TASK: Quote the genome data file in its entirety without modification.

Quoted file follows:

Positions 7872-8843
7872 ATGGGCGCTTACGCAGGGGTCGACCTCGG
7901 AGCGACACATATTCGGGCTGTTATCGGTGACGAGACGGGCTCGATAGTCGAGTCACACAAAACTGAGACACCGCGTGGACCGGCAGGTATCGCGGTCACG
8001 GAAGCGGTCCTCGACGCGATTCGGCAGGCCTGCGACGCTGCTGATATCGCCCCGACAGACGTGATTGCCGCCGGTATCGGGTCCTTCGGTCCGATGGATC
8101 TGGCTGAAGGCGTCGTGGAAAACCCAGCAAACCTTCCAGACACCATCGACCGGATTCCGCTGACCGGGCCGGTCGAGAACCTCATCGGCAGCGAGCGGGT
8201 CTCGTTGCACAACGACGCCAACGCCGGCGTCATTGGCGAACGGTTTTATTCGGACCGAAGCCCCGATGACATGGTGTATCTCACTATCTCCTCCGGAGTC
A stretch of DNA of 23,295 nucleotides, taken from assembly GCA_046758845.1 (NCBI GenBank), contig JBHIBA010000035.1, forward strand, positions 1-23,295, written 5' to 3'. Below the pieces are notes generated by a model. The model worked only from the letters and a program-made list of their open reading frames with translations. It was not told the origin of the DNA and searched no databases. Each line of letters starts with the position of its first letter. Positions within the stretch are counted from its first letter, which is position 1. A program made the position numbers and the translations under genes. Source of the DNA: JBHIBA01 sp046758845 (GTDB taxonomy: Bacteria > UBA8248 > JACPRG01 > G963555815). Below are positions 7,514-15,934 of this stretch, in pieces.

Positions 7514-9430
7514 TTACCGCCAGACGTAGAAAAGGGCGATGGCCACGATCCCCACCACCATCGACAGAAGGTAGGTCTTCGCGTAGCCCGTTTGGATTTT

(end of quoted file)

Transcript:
Positions 7872-8843
7872 ATGGGCGCTTACGCAGGGGTCGACCTCGG
7901 AGCGACACATATTCGGGCTGTTATCGGTGACGAGACGGGCTCGATAGTCGAGTCACACAAAACTGAGACACCGCGTGGACCGGCAGGTATCGCGGTCACG
8001 GAAGCGGTCCTCGACGCGATTCGGCAGGCCTGCGACGCTGCTGATATCGCCCCGACAGACGTGATTGCCGCCGGTATCGGGTCCTTCGGTCCGATGGATC
8101 TGGCTGAAGGCGTCGTGGAAAACCCAGCAAACCTTCCAGACACCATCGACCGGATTCCGCTGACCGGGCCGGTCGAGAACCTCATCGGCAGCGAGCGGGT
8201 CTCGTTGCACAACGACGCCAACGCCGGCGTCATTGGCGAACGGTTTTATTCGGACCGAAGCCCCGATGACATGGTGTATCTCACTATCTCCTCCGGAGTC
A stretch of DNA of 23,295 nucleotides, taken from assembly GCA_046758845.1 (NCBI GenBank), contig JBHIBA010000035.1, forward strand, positions 1-23,295, written 5' to 3'. Below the pieces are notes generated by a model. The model worked only from the letters and a program-made list of their open reading frames with translations. It was not told the origin of the DNA and searched no databases. Each line of letters starts with the position of its first letter. Positions within the stretch are counted from its first letter, which is position 1. A program made the position numbers and the translations under genes. Source of the DNA: JBHIBA01 sp046758845 (GTDB taxonomy: Bacteria > UBA8248 > JACPRG01 > G963555815). Below are positions 7,514-15,934 of this stretch, in pieces.

Positions 7514-9430
7514 TTACCGCCAGACGTAGAAAAGGGCGATGGCCACGATCCCCACCACCATCGACAGAAGGTAGGTCTTCGCGTAGCCCGTTTGGATTTT